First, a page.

Technology

Data in the Cloud: The Anytime, Anywhere Solution for Fleet Operators

Posted on November 12, 2012 by Steve Eppinger

Page 1 of 2

If your main computer crashes, your building burns down, or a severe weather event causes a power outage and you’ve put your data in the cloud, you should be able to go to any device with an Internet connection and access your information. 
If your main computer crashes, your building burns down, or a severe weather event causes a power outage and you’ve put your data in the cloud, you should be able to go to any device with an Internet connection and access your information. 

In an increasingly Web and mobile-based world, it seems as if everything is going “to the cloud.” This term, coined to describe a computing environment where hardware, software and other resources are accessed on-demand over the Internet, is more than the name for a new storage solution.

It literally represents a strategic operational shift in the way companies do business. Nowhere, perhaps, is this truer than for fleet-centric firms such as limousine, charter and tour operators, whose very nature makes mobile access to large amounts of data a big benefit.

Where is the cloud and why should my data be there?
Most fleet operators already are using cloud-based data storage and management solutions, many without realizing it. If you use Gmail, LinkedIn or any Internet-based tool such as a real-time fuel finder on your smartphone, the information you see is being delivered via the cloud. That’s because, despite how it sounds, “the cloud” isn’t a place where data is stored. Rather, it’s a term that describes the method of data storage and retrieval.

All hardware used to store data must be physically located somewhere. Often, that place is a giant data center, with hundreds of storage devices in rows protected by so many fail-safe solutions that we don’t have room to describe them. Consequently, that’s one fundamental argument for implementing cloud-based data storage and management — it relieves your firm of the hassle of data security and backup (provided you work with reputable providers).

If your main computer crashes, your building burns down, or a severe weather event causes a power outage and you’ve put your data in the cloud, you should be able to go to any device with an Internet connection and access your information. The more of your business-support data you entrust to the cloud, the more robust your remote operations can be, which leads us to the next step in cloud-based data management —SaaS (software as a service).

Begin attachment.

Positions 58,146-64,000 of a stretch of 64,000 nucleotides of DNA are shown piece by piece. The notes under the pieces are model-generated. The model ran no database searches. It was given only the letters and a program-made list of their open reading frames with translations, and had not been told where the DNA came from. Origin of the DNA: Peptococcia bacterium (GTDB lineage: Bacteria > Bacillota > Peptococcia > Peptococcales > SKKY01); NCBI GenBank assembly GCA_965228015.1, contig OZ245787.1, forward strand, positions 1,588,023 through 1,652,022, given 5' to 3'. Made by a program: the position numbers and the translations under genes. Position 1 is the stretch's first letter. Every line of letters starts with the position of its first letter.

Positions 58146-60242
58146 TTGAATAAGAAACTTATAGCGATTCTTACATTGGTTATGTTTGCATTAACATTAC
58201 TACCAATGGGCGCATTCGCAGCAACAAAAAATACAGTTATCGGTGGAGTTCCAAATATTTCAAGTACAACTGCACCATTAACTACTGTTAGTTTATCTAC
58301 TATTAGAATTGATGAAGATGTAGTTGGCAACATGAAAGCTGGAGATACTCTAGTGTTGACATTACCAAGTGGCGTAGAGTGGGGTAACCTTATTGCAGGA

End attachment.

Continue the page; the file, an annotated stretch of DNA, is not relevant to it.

What else can the cloud do?
Although our company specializes in cloud-based vehicle management and maintenance solutions, fleet operators benefit from storing and managing all types of data in the cloud. Beyond mere file storage (e.g. online back-up), many fleet operators reap extraordinary advantages by leveraging SaaS, a computing model where your employees access business-productivity software in the cloud.

(If you think we’re straying here from our initial topic — cloud-based data storage and management — think again. Your files are just random bytes unless you have a program that can structure and display them in a format you can use. Cloud-based software provides optimal access to and management of your data.)

With SaaS, the provider maintains the software installation on its secure servers and delivers it to you via a browser or other Web-based interface. (The best of these solutions are device agnostic — you can access the software from any Internet-connected device, including phones and tablets.)

The provider handles all the patches, updates and upgrades, so you know you are always using the latest, most secure version of the product. Usually for these solutions, you pay a set price per seat (user) or device (mobile, desktop, etc.), or, in the case of vehicle management and maintenance, per vehicle. And, you never have to worry about buying a new software license again.

SaaS solutions run the gamut from CRM (customer relations management) to accounting and beyond. Specialized providers can even deliver access to the applications you use every day in the office, such as Microsoft Word or Outlook, via the cloud. In fact, most applications, other than those that require a lot of computing power or extensive customization, work well with a cloud-based model.

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